Former Holden boss Mike Devereux could kill off the Commodore badge in favour of a global name when the current Australian-built model is replaced with an imported large car from GM’s international portfolio, beyond 2017. It was previously believed a global GM model would carry on the Commodore badge.
Holden is apparently in talks with General Motors to keep the Commodore badge alive because it’s something that resonates well with Australian buyers. Mike Devereux is now the vice president of sales and marketing at GM international operations, and the man that will make the decision whether or not to keep the badge. According to a News Limited report, it isn’t going down well and the badge is set to dissolve.
The news comes as speculation builds on the idea that General Motors will ditch the Holden brand altogether and replace it with Chevrolet-branded cars and dealerships, helping to make its global brand even bigger. The name switch could also mean we could be on the receiving end of more Chevrolet-built models – bring on the Corvette.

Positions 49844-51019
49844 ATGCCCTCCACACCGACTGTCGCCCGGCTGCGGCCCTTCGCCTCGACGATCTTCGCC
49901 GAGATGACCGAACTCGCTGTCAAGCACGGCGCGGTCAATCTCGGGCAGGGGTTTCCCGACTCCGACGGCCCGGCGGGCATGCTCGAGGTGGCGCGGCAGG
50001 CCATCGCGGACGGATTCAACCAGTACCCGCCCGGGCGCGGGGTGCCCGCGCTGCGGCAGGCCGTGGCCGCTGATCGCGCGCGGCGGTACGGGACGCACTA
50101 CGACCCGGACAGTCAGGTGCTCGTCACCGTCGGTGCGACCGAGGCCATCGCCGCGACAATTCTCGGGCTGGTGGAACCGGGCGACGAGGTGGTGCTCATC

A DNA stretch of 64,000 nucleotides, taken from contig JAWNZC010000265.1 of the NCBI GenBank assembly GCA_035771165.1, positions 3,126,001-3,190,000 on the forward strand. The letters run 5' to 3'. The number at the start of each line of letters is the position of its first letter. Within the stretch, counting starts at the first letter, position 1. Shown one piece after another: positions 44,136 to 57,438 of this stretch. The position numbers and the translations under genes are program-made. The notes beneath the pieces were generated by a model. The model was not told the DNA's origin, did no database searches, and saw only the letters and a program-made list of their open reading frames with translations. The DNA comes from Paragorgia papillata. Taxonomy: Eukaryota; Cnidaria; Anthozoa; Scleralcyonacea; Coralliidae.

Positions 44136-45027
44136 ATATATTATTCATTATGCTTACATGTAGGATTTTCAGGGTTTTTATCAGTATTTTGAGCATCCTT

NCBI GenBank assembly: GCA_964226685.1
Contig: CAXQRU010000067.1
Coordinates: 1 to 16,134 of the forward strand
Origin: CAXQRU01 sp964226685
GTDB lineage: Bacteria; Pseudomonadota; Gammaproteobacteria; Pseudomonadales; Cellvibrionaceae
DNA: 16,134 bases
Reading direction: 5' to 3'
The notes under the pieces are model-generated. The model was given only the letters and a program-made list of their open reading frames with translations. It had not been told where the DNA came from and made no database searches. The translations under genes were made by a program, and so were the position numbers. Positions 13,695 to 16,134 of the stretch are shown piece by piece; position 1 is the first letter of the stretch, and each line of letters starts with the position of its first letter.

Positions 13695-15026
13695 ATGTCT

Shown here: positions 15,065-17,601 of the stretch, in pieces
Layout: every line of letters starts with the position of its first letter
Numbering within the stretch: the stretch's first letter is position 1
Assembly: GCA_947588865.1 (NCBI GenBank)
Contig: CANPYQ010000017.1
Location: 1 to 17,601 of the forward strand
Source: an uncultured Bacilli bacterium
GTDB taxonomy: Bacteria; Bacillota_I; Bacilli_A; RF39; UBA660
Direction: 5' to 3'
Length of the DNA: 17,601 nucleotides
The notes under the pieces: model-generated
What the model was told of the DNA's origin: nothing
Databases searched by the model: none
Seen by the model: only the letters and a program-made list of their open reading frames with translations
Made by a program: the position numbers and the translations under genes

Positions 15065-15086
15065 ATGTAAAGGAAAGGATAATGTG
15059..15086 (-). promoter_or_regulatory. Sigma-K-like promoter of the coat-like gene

Back in February 2013, Mike Devereux told media at the preview of VF Commodore that Holden was already working on the “Commodore that comes after this one”.
The next Commodore is likely to use a front-wheel drive layout and will possibly come from either China or Europe. The word is that it could come from Holden’s sister company, Opel; the same car manufacturer that provided Holden with the original ‘Commodore’ sedan back in the 1970s, and the same brand that gave us the Astra. It’s also the brand that set up shop in Australia in 2012 to then pull out months later.
The Commodore name has been around since 1979, finding its way to millions of Australian driveways, as well as racetracks around the country with drivers such as Peter Brock, Craig Lowndes, and Mark Skaife piloting them to victory.
The loss of the famous ‘lion’ brand in Australia isn’t going down well with locals, especially since so much has been done not only by Holden’s staff but our Government to keep the carmaker alive.
Australian’s are a patriotic bunch – we warm to brands we’ve come to know and trust. That said, seeing the current locally-made rear-wheel drive model replaced with a front-wheel drive import might mean a name change is for the better. What’s your thoughts?